Rituals Against Barriers

Rituals against Barriers is a project we developed during our research for the workshop Research Refusal, and it consists of a poster, a series of material experiments, a newspaper contribution and an academic article for the open access online journal aprja.

In front of an open door lies a triangular form made out of snow. Beneath this snow wedge is a tiled floor. Door, wedge and floor are cut out from a photograph and float on the white background of the website.

Overview

Rituals against Barriers is inspired by the multiple practices of survival in the face of oppression which take the form of ritual practice. Rituals can invite a stepping away from whatever normativities and can allow entry into practices such as: Refusing to ignore a feeling, refusing to not listen to your body because doing so would make apparent the ableism of any space, refusing to speed up even if that is the normalised tempo. Rituals can be moments of joy, of refusal, collective practice, of uncomfort and unlearning. Rituals are often a pathologized aspect of a lived disability experience (what makes something a ritual and not a habit?). One example of this is stimming, the repetition of movements or sounds that one finds calming or joyful.

Selected Rituals

On a poster, small blocks of text are spread out and each accompanied by the cut-out visual of a different kind of wedge. For example, the left upper wedge is made of wood, and the headline next to it reads „Non-normative access practices & access as practice, not as solution“.

Ritual for Bad Listening

Take a piece of paper or your smartphone and for 5 minutes, write down every sound that you hear and/or sense (the humming of the heater, the chirping of a bird, the temperature in the room, the brightness of the light). Repeat this ritual in different settings if possible. When and where are you comfortable with listening/sensing? Do you listen/sense deeper with time? Are any of the things you hear/sense an access barrier for you or for someone you know? You can use this ritual as a way of checking in with a new space. This ritual is based on a text by Jonathan Smilges.

Ritual for Questioning Institutions

Next time you are at an institution of any sort: academic, immigration, medical, juridical, transport take note of who is present. Why are they there? What are they doing? Who isn't there? What would be different if those missing people were there too?

Ritual for Doors

You can perform this ritual when you are standing or sitting in a door frame. Trace the frame and dimensions of the door with your eyes or hands. Ask, depending on bravery, situation and voice, loudly or in your head: "Is this door open for" + "X". For X, choose or add: disabled people, wheelchair users, trans* people, Black people, neurodivergent people, poor people, people of color, queer people. If not, make a commitment to open it.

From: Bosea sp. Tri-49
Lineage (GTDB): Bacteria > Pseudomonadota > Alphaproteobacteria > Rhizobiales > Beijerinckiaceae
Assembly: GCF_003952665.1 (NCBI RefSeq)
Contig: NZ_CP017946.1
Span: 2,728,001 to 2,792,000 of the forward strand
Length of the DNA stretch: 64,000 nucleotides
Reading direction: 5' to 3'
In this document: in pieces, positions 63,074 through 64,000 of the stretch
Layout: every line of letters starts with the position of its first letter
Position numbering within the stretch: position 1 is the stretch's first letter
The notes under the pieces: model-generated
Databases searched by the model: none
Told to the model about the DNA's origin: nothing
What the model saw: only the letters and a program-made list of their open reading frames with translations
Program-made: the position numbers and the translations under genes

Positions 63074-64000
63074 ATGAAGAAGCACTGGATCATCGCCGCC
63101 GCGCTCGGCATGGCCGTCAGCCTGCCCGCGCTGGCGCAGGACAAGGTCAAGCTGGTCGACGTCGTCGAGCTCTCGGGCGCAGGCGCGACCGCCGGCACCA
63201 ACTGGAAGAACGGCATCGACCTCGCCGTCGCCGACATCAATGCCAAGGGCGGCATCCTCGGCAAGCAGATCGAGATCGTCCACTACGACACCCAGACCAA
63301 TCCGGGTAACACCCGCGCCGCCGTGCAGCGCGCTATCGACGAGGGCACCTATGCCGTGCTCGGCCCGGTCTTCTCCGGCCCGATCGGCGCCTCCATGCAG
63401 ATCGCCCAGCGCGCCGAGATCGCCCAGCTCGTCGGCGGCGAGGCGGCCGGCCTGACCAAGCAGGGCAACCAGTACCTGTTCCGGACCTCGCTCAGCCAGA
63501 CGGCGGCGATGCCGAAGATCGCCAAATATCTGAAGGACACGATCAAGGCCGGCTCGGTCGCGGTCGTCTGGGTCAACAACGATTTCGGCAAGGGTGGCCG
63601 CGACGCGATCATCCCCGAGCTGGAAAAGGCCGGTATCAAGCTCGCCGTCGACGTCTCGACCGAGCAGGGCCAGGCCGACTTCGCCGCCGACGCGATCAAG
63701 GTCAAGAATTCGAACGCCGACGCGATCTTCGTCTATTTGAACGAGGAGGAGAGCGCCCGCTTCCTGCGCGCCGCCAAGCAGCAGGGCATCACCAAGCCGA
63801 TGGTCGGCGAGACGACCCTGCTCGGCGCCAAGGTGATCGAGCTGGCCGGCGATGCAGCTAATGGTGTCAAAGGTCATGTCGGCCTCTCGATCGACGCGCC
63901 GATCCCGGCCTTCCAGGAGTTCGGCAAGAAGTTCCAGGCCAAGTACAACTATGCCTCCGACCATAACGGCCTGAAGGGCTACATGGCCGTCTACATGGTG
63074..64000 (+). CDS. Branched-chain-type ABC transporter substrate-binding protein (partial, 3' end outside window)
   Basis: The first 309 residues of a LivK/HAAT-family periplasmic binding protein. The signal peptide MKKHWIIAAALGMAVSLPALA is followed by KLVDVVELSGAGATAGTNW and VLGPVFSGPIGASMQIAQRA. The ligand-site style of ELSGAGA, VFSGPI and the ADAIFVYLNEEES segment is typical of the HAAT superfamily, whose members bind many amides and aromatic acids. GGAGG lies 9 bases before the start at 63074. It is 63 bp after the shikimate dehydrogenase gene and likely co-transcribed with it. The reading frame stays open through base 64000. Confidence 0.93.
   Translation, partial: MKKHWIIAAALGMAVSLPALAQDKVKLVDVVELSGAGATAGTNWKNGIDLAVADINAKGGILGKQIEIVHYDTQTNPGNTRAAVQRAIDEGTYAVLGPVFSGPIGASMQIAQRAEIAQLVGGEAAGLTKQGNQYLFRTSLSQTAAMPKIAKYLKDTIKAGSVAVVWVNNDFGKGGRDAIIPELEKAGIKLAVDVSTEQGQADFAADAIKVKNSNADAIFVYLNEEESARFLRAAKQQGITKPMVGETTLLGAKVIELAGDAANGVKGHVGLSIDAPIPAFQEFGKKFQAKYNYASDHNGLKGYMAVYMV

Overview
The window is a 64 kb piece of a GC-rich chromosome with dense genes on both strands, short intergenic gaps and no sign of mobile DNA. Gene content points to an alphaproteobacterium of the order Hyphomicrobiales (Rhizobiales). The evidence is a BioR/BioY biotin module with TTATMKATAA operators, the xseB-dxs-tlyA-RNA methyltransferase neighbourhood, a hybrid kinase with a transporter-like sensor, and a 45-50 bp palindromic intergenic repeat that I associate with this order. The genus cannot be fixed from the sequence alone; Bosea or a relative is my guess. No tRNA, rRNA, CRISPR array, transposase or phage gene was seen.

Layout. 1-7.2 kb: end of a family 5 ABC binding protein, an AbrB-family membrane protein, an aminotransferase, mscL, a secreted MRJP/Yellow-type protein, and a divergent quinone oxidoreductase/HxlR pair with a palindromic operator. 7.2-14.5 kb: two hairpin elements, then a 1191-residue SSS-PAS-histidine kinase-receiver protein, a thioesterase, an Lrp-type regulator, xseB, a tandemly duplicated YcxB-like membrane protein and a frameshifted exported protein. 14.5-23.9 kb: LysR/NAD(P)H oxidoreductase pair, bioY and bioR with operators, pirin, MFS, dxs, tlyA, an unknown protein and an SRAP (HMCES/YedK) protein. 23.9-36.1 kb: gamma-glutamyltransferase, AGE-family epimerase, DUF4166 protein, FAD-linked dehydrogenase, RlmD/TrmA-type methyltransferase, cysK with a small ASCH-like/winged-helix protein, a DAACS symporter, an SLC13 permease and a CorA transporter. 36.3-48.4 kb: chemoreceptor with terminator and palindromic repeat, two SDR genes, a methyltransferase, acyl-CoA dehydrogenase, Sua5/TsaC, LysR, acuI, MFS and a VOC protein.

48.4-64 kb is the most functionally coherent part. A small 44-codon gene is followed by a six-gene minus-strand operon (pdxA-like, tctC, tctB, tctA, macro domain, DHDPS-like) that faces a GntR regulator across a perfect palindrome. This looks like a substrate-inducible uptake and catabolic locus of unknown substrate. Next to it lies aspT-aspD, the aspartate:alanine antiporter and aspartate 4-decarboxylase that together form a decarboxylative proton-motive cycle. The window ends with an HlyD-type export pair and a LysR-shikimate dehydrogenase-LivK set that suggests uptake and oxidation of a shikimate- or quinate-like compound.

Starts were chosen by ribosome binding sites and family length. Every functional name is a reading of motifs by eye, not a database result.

Ritual for tending to the "not perceivable"

From Undrowned by Alexis Pauline Gumbs, spend time with the question: "What becomes possible when we are immersed in the queerness of forms of life that dominant systems cannot chart, reward or even understand?"

Wedges

With the idea of driving wedges into ableist conditions, we have created wedges out of different materials in order to question who and what fits. With Rituals against Barriers we drive these wedges into systemic practices that ignore difference. A wedge is a triangular shape or cone that has a thick tapering to a thin edge. It can secure or separate objects such a door and a door frame, or one piece of wood into two or more. Wedges that hold some doors open in varying angles and shut others are interesting for barrier reducing work. For this project, we have focused on doors as devices that determine access into physical spaces. Acknowledging that not every wedge can create access through every door, we have engaged the wedge as a difference making device that can make accessing spaces possible in otherwise closed systems.

A triangular shaped wedge made out of ice is slid underneath a metal and wooden door frame, thus holding the door open.
A closeup photo shows a triangular shaped ice wedge that is slid underneath the copper coloured metal door, thus stopping the door from closing.
On a white background, two hands of a white person hold a wedge made out of snow. The hands are slightly red from the cold, and the snow wedge’s underside is covered in dirt from having been placed on the ground before.
On this photo, the ice wedge sits between ground and door frame, thus holding the wooden and metal door open. On the right, a part of a brown doormat is visible.